A Murder of Magpies

The world of book publishing isn't known for its murderous intrigues--unless an author fails to submit a salable manuscript on time. After her most reliably lucrative women's fiction author turns in a pile of sludge, London editor Samantha Clair is seeing red. But when Sam's favorite client--Kit Lovell, a fashion biographer whose new book contains a slew of juicy secrets--goes missing along with his manuscript, Sam puts aside her red pen to hunt for clues. In her first novel, A Murder of Magpies, social historian Judith Flanders (The Invention of Murder) concocts a well-plotted whodunit with a side of whip-smart satire.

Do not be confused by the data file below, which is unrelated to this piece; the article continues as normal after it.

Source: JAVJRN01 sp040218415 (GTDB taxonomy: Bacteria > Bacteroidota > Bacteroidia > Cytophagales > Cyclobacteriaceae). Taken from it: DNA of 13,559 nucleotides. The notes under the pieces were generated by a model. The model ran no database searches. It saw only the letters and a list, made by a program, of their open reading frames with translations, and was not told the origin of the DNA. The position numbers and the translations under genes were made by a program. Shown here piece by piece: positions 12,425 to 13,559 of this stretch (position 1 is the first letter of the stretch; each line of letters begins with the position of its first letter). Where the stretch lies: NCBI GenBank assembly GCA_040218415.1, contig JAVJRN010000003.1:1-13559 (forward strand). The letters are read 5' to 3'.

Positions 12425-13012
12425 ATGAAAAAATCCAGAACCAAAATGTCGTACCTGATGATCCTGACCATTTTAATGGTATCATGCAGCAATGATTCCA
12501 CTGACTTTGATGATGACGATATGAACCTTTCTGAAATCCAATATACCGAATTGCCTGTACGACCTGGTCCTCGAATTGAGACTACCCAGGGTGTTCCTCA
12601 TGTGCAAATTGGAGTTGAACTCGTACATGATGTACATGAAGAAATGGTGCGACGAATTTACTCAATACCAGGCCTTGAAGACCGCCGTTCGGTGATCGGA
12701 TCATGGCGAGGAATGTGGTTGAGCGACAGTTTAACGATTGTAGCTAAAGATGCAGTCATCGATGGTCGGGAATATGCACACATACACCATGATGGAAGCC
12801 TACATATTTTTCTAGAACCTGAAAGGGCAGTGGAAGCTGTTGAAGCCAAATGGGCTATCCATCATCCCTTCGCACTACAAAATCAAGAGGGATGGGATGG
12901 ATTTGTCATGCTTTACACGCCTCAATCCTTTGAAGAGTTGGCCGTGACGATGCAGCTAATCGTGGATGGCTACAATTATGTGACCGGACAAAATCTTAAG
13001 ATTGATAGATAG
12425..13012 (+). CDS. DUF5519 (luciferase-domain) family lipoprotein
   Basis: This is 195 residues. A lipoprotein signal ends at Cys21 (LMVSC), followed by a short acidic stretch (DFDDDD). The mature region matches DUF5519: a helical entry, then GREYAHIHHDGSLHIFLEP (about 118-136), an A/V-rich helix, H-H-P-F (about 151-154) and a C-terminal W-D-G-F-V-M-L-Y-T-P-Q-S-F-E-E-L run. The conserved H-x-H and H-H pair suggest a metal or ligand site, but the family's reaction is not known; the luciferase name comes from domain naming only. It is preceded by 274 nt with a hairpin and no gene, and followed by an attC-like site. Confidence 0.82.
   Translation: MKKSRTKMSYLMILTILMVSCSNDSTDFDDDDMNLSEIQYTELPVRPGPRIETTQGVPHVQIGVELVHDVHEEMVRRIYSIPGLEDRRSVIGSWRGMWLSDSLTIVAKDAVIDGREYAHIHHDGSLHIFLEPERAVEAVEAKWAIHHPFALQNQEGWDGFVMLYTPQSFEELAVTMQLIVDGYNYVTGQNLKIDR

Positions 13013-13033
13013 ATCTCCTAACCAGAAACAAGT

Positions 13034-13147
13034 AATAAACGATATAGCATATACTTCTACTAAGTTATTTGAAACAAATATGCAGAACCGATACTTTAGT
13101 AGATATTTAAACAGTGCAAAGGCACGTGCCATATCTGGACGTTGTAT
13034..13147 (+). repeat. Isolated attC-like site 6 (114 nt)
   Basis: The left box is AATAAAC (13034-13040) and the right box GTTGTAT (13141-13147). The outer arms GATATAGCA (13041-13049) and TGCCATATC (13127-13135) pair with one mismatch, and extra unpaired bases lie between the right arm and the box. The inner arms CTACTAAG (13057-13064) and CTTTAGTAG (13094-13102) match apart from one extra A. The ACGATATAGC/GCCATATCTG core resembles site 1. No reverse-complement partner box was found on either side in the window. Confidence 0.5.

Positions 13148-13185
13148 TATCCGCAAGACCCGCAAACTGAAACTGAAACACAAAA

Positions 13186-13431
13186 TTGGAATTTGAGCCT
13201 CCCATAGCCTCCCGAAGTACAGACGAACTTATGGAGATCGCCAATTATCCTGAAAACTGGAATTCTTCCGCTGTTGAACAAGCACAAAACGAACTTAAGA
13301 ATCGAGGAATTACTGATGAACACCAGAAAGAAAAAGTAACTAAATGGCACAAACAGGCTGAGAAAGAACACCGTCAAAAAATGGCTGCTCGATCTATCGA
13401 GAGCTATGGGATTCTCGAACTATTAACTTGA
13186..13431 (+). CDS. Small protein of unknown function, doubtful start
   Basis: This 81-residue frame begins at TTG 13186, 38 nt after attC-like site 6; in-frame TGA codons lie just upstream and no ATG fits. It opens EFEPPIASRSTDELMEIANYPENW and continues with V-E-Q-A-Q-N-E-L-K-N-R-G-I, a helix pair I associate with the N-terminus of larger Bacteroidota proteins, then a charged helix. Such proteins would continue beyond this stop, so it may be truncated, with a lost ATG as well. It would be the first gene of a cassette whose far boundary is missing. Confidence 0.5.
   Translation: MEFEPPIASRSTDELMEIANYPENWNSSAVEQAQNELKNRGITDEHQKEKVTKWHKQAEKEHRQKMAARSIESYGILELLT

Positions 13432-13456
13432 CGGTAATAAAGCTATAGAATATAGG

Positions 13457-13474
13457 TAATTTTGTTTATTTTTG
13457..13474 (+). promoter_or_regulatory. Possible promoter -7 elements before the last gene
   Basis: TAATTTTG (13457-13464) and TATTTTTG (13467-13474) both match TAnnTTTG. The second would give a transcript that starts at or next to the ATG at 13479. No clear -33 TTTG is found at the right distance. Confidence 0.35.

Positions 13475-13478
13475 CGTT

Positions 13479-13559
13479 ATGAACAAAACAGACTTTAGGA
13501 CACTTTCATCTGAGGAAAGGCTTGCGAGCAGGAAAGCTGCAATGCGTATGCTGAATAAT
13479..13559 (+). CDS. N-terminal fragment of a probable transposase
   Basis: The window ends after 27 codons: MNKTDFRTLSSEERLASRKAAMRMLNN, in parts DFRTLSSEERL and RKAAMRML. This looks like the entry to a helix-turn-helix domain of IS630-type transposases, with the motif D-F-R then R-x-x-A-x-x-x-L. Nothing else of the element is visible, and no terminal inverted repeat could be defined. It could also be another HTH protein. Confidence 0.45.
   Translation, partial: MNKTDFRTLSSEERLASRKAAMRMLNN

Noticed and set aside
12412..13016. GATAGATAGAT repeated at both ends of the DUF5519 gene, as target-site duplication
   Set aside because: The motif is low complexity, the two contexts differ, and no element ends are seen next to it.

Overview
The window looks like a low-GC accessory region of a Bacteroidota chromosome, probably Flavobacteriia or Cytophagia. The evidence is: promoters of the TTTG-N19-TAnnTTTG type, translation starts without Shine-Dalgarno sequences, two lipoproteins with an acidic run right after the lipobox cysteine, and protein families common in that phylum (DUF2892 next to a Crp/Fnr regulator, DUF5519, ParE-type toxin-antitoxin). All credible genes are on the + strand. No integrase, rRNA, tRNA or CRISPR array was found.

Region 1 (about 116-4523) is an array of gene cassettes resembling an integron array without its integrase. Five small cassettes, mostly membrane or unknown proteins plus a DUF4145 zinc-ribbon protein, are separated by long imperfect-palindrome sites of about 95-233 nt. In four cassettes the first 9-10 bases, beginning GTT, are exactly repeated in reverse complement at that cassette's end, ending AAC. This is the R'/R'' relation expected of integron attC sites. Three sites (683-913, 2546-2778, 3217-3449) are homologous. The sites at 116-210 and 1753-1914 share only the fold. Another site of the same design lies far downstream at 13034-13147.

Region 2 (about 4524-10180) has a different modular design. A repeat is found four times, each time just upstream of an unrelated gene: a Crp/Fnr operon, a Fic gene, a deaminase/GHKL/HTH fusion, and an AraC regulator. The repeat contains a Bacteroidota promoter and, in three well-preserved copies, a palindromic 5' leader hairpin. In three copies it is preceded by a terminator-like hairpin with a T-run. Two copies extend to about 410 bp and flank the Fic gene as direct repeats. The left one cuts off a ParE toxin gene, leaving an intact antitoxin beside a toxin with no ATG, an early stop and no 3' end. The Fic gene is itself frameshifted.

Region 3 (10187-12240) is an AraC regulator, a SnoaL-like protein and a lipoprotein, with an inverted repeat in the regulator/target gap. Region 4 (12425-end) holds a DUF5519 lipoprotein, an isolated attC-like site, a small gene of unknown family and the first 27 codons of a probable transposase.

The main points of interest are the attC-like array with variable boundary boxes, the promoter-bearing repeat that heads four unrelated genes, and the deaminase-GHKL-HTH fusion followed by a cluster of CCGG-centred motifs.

Flanders uses Sam, who describes herself as "a middle-aged, middlingly successful editor," to provide a sardonic insider's perspective on publishing: the endless meetings, the constant posturing by editors hungry to snap up the next bestseller, the complete impossibility of getting any reading done during the workday. As Kit's disappearance consumes her thoughts, Sam leaves her assistant to deal with the troublesome manuscript from their star client--and the sleight-of-hand solution to their problem will delight readers.

In her search for Kit, Sam gets a bit of help from her lawyer mother, Helena, and handsome police inspector Jake Field. The romance between Sam and Jake is not quite believable--chiefly because Sam refuses to admit to her feelings--but Jake provides a clear-headed, professional counterpoint to Sam's impulsive amateur sleuth. The solution to the mystery falls a bit flat, but Flanders's razor-sharp wit makes this a satisfying read. --Katie Noah Gibson, blogger at Cakes, Tea and Dreams

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